Architectural Details of the Tomba Brion-Vega, Designed and Built by Carlo Scarpa, Italy, (1970-1972)
The Tomba Brion-Vega is an architectural environment built by Caro Scarpa in the years 1970 to 1972 for the Brion Family, in the high times of Italian design (the “Italian miracle”) producers of electronics designed by the likes of Mario Bellini, Marco Zanuso, Achille Castiglioni and Richard Sapper.
The environment conveys a sense of Zen, offering different viewpoints with every centimeter your standpoint as an observer is changing, while itself changing all the time by effects of light and shadow, surface and material. The attention to architectural detail is uncompromising, even the positioning of rivets is perfectly balanced. Water and plants are used as architectural material. The environment is mystical and full of subtle historical references to Japanese shrines and Egyptian monuments.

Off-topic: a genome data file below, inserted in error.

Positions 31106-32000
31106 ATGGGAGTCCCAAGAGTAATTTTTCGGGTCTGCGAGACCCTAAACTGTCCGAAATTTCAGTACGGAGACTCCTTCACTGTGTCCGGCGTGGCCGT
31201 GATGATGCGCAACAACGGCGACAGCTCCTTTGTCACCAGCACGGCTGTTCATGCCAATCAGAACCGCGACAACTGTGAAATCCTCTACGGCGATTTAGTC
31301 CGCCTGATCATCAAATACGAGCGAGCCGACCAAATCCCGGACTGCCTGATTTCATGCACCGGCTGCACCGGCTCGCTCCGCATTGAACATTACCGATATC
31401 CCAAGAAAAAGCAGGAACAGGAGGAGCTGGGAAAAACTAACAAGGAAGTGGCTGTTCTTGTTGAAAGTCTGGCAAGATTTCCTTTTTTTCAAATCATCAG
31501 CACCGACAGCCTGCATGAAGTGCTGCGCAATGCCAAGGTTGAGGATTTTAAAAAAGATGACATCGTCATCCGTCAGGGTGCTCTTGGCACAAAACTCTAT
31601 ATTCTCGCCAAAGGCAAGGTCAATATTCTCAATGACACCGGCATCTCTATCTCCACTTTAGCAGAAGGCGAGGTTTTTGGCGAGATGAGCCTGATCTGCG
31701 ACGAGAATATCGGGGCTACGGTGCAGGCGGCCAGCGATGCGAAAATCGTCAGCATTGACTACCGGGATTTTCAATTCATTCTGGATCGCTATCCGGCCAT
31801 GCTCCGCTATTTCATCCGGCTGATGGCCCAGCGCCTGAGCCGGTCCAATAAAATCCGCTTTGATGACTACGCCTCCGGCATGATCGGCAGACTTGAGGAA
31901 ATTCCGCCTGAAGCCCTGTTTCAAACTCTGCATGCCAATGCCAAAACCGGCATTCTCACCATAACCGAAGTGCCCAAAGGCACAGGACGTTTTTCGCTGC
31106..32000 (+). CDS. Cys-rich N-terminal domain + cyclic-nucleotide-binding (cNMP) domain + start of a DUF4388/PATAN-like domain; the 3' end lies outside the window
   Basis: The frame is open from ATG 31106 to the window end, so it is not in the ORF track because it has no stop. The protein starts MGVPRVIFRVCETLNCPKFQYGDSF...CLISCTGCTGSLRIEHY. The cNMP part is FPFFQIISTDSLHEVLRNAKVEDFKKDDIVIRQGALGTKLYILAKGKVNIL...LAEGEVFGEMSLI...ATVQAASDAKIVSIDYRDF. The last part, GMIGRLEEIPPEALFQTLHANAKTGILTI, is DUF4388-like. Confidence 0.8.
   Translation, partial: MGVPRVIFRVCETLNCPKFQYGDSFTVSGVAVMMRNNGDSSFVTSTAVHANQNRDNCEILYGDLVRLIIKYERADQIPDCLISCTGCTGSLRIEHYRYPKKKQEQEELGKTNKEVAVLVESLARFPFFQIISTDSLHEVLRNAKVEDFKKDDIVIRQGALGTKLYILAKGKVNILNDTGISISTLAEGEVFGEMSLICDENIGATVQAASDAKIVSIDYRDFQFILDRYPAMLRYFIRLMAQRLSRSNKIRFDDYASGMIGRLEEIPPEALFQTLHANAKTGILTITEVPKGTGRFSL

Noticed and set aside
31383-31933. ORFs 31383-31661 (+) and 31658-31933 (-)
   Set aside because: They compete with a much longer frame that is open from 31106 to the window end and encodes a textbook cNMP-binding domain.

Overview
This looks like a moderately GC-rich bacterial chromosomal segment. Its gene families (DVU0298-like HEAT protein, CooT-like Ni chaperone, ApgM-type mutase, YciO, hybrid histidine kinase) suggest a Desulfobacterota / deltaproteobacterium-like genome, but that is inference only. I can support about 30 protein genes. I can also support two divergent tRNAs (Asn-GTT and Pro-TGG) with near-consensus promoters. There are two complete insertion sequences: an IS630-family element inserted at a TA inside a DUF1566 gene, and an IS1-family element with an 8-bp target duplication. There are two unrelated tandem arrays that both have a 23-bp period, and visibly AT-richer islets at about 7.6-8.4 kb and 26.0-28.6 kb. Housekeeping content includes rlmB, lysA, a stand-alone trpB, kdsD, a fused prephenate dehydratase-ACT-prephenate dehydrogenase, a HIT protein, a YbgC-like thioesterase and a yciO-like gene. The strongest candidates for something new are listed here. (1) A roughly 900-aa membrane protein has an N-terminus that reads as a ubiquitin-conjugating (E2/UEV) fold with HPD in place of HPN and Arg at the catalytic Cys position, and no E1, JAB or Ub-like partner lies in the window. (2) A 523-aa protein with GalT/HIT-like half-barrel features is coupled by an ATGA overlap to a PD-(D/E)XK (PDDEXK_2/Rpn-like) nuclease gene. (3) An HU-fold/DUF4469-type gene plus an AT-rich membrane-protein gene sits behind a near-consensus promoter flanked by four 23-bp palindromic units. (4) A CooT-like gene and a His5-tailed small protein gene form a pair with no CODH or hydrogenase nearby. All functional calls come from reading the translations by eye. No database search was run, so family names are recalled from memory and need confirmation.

This space is transcending the division between built and natural environment, between fluid and fixed, and between space and time. Scarpa himself, also having worked as interior and industrial designer, was born 100 years ago, on June 2, 1906. Never officially recognized as an architect, he died in Japan and is buried on the grounds of the Tomba Brion-Vega. In the words of Carlo Scarpa himself: “I consider this work, if you permit me, to be rather good and which will get better over time. I have tried to put some poetic imagination into it, though not in order to create poetic architecture but to make a certain kind of architecture that could emanate a sense of formal poetry….”